Sometimes gold is everlasting and sometimes it touches down to earth and then disappears into darkness.
Sunsets lately have featured bursts of blinding gold that quickly dissipate to orange and into black. I often watch them while touching the unending smooth circle of Jim’s gold wedding band.
Jim and I lived in many homes together, from our first 500-square foot Boston apartment to the home where we raised four children and tried mightily to moderate the extremely destructive exuberance of one of our beagles.
Every place we lived was known in marital shorthand as “the nest.”
“Nice nest,” I told him on our first night in the old home he always knew he wanted, looking through the thick glass windows towards an October sunset as it washed over gold maple leaves which wavered in the wind and formed a lace-like overlay on our view of the church across the town green.
When our first daughter was born, we took her to a conference in California. While we were there we visited Jim’s cousin Chris (who memorably remarked upon how “well-marbled” our baby was) and his parents, Uncle Donald and Aunt Ruth.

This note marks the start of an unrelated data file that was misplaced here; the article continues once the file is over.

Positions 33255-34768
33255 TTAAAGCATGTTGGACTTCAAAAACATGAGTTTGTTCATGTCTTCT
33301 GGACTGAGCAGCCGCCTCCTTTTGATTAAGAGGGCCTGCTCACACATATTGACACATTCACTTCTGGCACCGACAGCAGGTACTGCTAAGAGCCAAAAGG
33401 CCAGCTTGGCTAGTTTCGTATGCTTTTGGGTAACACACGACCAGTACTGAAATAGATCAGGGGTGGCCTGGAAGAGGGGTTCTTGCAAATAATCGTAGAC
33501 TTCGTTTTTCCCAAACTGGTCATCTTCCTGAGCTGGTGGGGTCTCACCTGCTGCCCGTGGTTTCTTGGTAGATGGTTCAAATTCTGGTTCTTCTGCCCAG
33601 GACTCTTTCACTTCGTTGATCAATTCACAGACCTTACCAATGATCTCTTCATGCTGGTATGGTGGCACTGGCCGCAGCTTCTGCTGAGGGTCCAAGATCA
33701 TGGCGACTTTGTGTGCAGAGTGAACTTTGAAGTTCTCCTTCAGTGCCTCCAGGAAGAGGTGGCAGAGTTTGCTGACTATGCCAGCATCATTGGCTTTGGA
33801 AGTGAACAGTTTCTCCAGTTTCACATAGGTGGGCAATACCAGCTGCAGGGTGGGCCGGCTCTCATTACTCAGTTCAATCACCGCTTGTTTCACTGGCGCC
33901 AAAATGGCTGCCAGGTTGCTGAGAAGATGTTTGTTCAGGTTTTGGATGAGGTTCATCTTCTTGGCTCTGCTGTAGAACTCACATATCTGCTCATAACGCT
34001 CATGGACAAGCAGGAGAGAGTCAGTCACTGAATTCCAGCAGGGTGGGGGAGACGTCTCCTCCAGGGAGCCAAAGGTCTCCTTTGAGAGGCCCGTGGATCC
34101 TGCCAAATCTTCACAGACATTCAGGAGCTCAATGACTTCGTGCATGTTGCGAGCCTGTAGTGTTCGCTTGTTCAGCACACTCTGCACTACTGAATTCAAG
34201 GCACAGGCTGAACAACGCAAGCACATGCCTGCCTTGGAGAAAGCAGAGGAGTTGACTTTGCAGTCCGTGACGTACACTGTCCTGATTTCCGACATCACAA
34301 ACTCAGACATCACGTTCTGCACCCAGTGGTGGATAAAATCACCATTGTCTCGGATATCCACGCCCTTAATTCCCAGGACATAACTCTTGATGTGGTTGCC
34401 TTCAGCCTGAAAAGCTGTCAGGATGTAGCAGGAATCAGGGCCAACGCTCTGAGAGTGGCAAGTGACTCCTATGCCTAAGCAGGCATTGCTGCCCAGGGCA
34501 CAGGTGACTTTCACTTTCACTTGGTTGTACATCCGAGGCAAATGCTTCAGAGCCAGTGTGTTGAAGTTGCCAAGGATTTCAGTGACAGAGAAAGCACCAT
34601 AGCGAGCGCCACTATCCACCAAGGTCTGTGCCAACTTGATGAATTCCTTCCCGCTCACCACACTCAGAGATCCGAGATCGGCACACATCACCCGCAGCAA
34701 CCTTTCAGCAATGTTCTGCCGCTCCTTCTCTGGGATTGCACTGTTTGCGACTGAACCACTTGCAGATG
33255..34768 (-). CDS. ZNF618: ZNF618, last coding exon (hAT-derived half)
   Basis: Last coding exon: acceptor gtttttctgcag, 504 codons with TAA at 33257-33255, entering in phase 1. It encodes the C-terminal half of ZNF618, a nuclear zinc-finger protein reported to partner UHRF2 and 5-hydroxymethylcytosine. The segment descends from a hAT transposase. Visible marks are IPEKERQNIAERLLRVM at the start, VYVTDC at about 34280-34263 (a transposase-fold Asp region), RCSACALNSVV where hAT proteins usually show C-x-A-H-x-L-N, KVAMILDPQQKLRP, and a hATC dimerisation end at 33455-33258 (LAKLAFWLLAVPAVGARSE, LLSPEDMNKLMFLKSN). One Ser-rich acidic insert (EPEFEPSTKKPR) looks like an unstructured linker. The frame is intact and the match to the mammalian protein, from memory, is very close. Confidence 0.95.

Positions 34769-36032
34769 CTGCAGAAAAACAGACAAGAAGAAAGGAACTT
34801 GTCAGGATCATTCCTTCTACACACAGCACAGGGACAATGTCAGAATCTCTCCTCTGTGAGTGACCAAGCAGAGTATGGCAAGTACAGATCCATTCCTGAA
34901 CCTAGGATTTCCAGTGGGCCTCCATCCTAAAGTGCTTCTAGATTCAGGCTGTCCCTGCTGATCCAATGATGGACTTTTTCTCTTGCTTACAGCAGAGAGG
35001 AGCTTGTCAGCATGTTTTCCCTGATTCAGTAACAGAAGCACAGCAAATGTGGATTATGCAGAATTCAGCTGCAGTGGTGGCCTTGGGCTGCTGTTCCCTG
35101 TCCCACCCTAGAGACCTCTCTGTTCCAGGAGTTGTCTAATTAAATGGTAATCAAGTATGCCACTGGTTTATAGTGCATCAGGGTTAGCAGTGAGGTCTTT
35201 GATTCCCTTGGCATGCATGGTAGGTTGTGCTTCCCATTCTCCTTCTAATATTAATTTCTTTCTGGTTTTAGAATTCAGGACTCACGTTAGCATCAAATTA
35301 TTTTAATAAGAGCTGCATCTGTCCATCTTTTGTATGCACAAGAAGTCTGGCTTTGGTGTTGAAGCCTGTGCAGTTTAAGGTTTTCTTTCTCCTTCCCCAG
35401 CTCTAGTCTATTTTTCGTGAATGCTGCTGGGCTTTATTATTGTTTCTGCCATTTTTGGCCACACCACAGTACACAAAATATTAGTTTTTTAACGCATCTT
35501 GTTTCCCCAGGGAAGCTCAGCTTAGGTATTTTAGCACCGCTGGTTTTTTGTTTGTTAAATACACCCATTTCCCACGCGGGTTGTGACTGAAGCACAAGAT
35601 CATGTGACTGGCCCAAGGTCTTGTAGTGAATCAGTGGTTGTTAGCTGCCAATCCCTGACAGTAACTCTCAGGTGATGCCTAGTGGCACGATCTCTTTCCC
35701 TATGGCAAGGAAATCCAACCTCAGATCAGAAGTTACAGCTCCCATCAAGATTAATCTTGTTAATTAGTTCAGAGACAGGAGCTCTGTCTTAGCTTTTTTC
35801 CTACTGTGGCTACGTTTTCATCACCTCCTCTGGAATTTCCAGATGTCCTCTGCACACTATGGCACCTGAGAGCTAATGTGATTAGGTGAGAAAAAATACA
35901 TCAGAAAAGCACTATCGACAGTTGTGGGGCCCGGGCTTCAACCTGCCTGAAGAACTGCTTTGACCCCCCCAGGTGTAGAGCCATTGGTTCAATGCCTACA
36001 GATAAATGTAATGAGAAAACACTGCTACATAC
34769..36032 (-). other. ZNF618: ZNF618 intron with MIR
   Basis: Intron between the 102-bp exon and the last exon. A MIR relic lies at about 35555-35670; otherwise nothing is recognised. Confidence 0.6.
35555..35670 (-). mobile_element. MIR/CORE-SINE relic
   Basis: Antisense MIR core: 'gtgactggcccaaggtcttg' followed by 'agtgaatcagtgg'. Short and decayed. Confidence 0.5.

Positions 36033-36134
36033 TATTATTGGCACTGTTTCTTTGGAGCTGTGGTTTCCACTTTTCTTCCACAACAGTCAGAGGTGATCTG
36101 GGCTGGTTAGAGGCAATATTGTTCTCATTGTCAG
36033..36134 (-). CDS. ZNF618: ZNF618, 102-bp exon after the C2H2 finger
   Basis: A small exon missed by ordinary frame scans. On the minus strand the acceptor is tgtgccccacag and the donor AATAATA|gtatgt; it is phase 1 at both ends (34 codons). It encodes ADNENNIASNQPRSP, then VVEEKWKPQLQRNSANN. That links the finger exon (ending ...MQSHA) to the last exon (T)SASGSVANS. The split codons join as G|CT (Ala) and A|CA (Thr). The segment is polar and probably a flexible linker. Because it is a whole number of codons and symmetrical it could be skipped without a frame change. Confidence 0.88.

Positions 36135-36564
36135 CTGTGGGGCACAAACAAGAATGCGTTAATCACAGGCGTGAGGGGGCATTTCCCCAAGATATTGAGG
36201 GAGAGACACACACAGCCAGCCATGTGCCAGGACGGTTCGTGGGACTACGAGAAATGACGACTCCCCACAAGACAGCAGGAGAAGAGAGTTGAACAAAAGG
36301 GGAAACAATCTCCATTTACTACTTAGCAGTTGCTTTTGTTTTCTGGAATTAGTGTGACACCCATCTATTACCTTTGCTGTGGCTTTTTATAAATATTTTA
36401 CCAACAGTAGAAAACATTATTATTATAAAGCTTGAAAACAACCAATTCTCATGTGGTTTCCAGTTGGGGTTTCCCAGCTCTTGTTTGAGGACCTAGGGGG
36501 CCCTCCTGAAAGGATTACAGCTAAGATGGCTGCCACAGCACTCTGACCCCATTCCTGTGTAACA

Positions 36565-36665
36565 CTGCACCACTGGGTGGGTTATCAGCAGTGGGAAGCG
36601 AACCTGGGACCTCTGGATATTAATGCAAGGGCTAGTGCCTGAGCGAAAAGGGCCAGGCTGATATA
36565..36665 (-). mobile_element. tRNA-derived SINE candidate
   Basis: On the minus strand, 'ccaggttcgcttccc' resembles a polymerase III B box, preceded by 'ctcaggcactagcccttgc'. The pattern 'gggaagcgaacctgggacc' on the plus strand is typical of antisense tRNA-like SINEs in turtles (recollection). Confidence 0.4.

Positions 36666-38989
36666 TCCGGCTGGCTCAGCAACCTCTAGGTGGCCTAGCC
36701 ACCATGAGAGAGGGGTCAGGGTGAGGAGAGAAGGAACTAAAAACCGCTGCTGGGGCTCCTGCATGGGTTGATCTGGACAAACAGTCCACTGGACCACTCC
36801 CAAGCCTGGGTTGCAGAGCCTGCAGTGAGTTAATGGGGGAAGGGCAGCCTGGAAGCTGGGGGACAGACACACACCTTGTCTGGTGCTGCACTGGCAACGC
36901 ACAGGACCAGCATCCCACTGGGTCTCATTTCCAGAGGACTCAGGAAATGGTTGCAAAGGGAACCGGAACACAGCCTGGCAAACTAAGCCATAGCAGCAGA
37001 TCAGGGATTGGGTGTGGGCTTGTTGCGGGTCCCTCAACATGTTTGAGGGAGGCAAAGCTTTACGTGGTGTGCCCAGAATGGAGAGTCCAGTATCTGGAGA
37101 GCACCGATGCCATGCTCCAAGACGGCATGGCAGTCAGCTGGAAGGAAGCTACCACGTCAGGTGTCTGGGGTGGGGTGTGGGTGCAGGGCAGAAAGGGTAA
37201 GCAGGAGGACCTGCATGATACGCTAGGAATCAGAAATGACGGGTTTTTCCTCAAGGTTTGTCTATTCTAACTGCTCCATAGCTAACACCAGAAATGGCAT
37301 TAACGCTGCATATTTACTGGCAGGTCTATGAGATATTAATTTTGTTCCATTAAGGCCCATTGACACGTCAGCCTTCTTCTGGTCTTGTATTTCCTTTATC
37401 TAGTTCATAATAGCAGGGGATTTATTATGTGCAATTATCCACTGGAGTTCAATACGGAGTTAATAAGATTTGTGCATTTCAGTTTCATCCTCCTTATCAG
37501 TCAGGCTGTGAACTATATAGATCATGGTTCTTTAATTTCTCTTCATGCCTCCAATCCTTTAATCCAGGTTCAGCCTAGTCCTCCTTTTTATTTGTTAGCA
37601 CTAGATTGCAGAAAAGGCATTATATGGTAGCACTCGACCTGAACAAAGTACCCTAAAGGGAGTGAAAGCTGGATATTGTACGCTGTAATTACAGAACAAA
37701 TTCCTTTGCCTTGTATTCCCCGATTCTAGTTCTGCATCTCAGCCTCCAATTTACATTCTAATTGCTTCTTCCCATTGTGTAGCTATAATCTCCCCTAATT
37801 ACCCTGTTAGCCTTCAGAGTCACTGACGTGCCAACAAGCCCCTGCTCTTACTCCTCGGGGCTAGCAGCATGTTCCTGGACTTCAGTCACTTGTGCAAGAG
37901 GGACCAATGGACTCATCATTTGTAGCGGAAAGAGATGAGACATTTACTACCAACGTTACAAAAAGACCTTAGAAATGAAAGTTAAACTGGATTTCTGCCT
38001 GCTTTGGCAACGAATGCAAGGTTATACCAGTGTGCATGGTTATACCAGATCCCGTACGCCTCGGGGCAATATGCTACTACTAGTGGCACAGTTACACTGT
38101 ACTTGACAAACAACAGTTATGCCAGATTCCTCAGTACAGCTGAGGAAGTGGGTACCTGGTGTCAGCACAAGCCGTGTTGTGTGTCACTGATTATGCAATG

Uncle Donald touched the aforementioned plump pink skin of this beautiful bare-footed newborn as Jim propped her up on his knee in the California sun.
When I was a high school senior, I enlisted the help of many friends in painting a mural–which somehow has not faded–high up in the school’s entryway. It has bright rainbow colors and is segmented (in a very then-mod way) with scenes from nature and snippets of favorite quotes.
I notice now that, in keeping with my personality–and nicely dovetailing with the prior decade’s outsized colors and cartoon shapes–my painting style was one of clear, bright-line distinctions among colors, not the light and shading and nuance of my daughters’ paintings and photographs. Continue reading “Gold and Silver Apples”